At one time, Tim Burton was one of Hollywood’s hottest new directors, bringing dark visions to commercial films and creating beautifully gothic fairy tales and superhero epics. However, while he was one of the most sought-after directors in the late 1980s and throughout the 90s, Burton, once a unique visionary, has drifted far from the shore.
After achieving massive success with his first several films, Pee Wee’s Big Adventure, Beetlejuice, and Batman, Burton created his most personal film, and, what some call his masterpiece, Edward Scissorhands. It was a type of film that no one had seen before. It creatively juxtaposed dark gothic worlds with modern suburbia and featured a unique and outcasted protagonist.
He followed that up with his other masterpiece, Ed Wood, which featured Johnny Depp as the infamous B-movie director. Following creative and critical success, Burton went more comical with Mars Attacks, a clever send-up of the type of B-movies he profiled in Ed Wood. The film was not well received despite its star-studded cast, but remains an underrated gem.
Burton would then sign on to direct Superman Lives, starring Nicholas Cage as the Man Of Steel, however, infamously, the project never got off the ground. Following this disappointment, Burton took on Sleepy Hollow instead, which fit more in his wheelhouse and would perhaps be his final good film.
Scripted by Seven’s Andrew Kevin Walker, Sleepy Hollow was a modest hit when it opened in November 1999. The film is a reimagining of The Legend Of Sleepy Hollow, updated to be a murder mystery with Johnny Depp’s Ichabod Crane now a detective instead of a school teacher. Sleepy Hollow concerns Constable Ichabod Crane sent to Sleepy Hollow to investigate a series of decapitations the local God-fearing townsfolk believe to be the work of the legendary Headless Horseman.
Burton made the film as an homage to the great Hammer horror films, and even features a cameo by Christopher Lee.
Aside from Edward Scissorhands, Sleepy Hollow remains Burton’s most visually stunning film. Lensed by master cinematographer, Emmanuel Lubezki, who hadn’t yet made a name for himself in America at the time (his three consecutive Oscars would come many years later), the film is a gothically photographed nightmare where the sun never shines and seemingly every shot is blanketed in fog.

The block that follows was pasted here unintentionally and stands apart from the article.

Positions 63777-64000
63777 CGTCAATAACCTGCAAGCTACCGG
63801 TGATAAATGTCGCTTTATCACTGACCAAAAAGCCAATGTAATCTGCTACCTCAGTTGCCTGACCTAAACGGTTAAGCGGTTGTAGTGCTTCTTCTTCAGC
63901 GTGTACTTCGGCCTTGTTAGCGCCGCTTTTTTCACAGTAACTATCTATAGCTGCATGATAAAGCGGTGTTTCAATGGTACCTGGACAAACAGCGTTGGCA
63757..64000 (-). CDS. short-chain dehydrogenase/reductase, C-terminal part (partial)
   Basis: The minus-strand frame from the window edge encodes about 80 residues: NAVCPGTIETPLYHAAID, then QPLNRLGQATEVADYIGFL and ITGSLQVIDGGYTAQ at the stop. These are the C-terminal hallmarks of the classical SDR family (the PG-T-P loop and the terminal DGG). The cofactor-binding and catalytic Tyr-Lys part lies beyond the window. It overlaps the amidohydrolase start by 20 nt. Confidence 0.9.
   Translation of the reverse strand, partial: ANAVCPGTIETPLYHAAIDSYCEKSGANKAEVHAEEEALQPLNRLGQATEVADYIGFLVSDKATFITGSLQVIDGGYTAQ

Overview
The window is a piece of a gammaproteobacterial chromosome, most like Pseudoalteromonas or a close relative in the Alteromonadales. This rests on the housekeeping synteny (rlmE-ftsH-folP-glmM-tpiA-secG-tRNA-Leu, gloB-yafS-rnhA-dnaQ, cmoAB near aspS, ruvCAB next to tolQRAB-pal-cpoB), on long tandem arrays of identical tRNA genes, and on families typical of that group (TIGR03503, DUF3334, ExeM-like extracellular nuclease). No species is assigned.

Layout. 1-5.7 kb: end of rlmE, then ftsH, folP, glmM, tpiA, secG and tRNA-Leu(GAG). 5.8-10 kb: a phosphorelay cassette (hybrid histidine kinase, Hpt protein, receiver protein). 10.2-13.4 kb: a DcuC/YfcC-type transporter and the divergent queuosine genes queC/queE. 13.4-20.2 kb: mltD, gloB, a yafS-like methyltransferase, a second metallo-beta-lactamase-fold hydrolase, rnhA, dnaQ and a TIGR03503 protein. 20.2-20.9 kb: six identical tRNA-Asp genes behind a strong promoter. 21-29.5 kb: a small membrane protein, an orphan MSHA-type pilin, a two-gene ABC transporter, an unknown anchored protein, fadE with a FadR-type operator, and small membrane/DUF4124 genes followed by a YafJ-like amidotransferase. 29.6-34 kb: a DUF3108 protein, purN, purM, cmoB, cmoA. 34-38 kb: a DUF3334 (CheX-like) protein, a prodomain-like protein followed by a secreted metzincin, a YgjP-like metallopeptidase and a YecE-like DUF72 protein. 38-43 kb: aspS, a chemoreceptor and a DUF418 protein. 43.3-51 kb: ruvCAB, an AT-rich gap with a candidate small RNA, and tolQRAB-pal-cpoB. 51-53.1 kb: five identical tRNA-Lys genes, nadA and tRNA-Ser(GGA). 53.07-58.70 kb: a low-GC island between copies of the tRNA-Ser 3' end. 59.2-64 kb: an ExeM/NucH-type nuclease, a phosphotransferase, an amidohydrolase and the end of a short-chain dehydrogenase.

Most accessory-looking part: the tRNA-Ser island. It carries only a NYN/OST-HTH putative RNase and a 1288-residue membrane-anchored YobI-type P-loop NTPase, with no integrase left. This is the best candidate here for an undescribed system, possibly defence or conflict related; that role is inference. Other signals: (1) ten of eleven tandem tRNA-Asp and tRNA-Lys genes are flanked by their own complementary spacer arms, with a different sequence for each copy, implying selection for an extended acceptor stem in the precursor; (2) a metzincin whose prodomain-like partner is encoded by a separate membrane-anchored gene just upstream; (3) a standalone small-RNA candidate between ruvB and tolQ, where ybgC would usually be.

In post-production, the film even went through a process called “bleach bypass,” which saturates the image, takes the life out of it, and makes every human character pale as a ghost (to see how the film was initially shot, watch the original trailer to see more color in the actor’s faces).
Besides the image, the design of the film is horrific, from the twisted trees to liberally applied thick, dark red blood. Even composer Danny Elfman’s score is a career-best, as with the music he provides as much atmosphere to the movie as the cinematography does, crafting haunting and terrifying melodies that are almost a character in themselves.
There is so much to love in Sleepy Hollow, from Christopher Walken’s horrifying and monstrous cameo as the horseman to the incredible practical effects, such as when the Headless Horseman on horseback leaps out from underneath the “Tree of Death” which, like many frames in the film, could be its own gothic painting.
While the film does have some weaknesses like Christina Ricci’s lifeless line readings, Crane’s backstory that ultimately goes nowhere, and the fact that the horseman is being controlled instead of acting on his own, Sleepy Hollow remains an endlessly watchable film that’s both thrilling and, at times, darkly haunting – this was Burton’s first R-rated film.
Sleepy Hollow harkens back to a time when Burton was truly putting his offbeat touch on commercial films. Nowadays, Burton’s style has been copied so much that his more recent films have felt as if they were Burton knockoffs.
After Sleepy Hollow, Burton directed the poorly conceived Planet Of The Apes remake, and followed that up with the crowd-pleasing Big Fish. Audiences enjoyed Big Fish but, while it has a lot going for it, it’s Burton’s inability to adequately do sentimentality that holds it back from being a truly great film.
More Burton disappointments in the years that followed would be Charlie and The Chocolate Factory, Sweeney Todd, Alice in Wonderland, and the disastrous Dark Shadows. His most recent output was Dumbo, which bombed, and he currently has no movies in development.
His next project is directing a Netflix original series centered around Wednesday Addams of The Addams Family, which is ironic as the original Addams Family film is clearly a Tim Burton knockoff, and he’s actually been considered for years to direct an adaptation of the classic TV series. While this project is perfect for Burton’s sensibilities, it would be better if he focused on creating new original works like Edward Scissorhands instead of putting his stamp on projects that already fit his style.
It is unfortunate that someone so talented and starkly unique hasn’t been able to deliver something new and exciting in his own brand. Despite his acclaim, Burton has always been criticized for being style over substance, however, it’s movies like Sleepy Hollow that prove that sometimes that’s all you need to make an entertaining film.
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